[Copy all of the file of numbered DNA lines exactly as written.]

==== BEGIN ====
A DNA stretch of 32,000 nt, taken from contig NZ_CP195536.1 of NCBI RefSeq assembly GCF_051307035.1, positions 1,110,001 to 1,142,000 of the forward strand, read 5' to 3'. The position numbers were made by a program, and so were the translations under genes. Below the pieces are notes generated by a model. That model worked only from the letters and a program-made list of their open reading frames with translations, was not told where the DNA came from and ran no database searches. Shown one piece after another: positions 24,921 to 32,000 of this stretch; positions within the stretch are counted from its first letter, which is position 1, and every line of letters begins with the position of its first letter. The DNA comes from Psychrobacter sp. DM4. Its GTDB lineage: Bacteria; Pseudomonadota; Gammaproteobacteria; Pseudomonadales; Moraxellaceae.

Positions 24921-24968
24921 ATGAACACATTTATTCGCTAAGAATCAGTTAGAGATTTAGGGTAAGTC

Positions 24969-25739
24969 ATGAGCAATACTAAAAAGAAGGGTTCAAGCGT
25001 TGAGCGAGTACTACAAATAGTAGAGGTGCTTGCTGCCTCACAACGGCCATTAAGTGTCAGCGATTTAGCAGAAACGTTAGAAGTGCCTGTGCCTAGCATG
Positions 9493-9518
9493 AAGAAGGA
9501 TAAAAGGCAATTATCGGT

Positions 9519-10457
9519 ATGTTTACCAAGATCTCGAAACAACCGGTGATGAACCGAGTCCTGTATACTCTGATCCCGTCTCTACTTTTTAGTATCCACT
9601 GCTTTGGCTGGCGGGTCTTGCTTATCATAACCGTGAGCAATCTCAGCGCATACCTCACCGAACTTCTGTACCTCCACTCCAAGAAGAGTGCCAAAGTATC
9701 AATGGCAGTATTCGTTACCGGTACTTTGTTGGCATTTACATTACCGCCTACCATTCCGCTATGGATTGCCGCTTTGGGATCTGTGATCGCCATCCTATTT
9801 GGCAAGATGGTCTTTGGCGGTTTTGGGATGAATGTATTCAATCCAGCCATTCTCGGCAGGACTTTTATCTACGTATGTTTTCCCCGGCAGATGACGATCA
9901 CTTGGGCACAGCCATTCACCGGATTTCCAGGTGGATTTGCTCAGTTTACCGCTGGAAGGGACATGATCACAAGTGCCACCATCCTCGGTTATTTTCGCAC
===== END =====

A DNA stretch of 32,000 nt, taken from contig NZ_CP195536.1 of NCBI RefSeq assembly GCF_051307035.1, positions 1,110,001 to 1,142,000 of the forward strand, read 5' to 3'. The position numbers were made by a program, and so were the translations under genes. Below the pieces are notes generated by a model. That model worked only from the letters and a program-made list of their open reading frames with translations, was not told where the DNA came from and ran no database searches. Shown one piece after another: positions 24,921 to 32,000 of this stretch; positions within the stretch are counted from its first letter, which is position 1, and every line of letters begins with the position of its first letter. The DNA comes from Psychrobacter sp. DM4. Its GTDB lineage: Bacteria; Pseudomonadota; Gammaproteobacteria; Pseudomonadales; Moraxellaceae.

Positions 24921-24968
24921 ATGAACACATTTATTCGCTAAGAATCAGTTAGAGATTTAGGGTAAGTC

Positions 24969-25739
24969 ATGAGCAATACTAAAAAGAAGGGTTCAAGCGT
25001 TGAGCGAGTACTACAAATAGTAGAGGTGCTTGCTGCCTCACAACGGCCATTAAGTGTCAGCGATTTAGCAGAAACGTTAGAAGTGCCTGTGCCTAGCATG
Positions 9493-9518
9493 AAGAAGGA
9501 TAAAAGGCAATTATCGGT

Positions 9519-10457
9519 ATGTTTACCAAGATCTCGAAACAACCGGTGATGAACCGAGTCCTGTATACTCTGATCCCGTCTCTACTTTTTAGTATCCACT
9601 GCTTTGGCTGGCGGGTCTTGCTTATCATAACCGTGAGCAATCTCAGCGCATACCTCACCGAACTTCTGTACCTCCACTCCAAGAAGAGTGCCAAAGTATC
9701 AATGGCAGTATTCGTTACCGGTACTTTGTTGGCATTTACATTACCGCCTACCATTCCGCTATGGATTGCCGCTTTGGGATCTGTGATCGCCATCCTATTT
9801 GGCAAGATGGTCTTTGGCGGTTTTGGGATGAATGTATTCAATCCAGCCATTCTCGGCAGGACTTTTATCTACGTATGTTTTCCCCGGCAGATGACGATCA
9901 CTTGGGCACAGCCATTCACCGGATTTCCAGGTGGATTTGCTCAGTTTACCGCTGGAAGGGACATGATCACAAGTGCCACCATCCTCGGTTATTTTCGCAC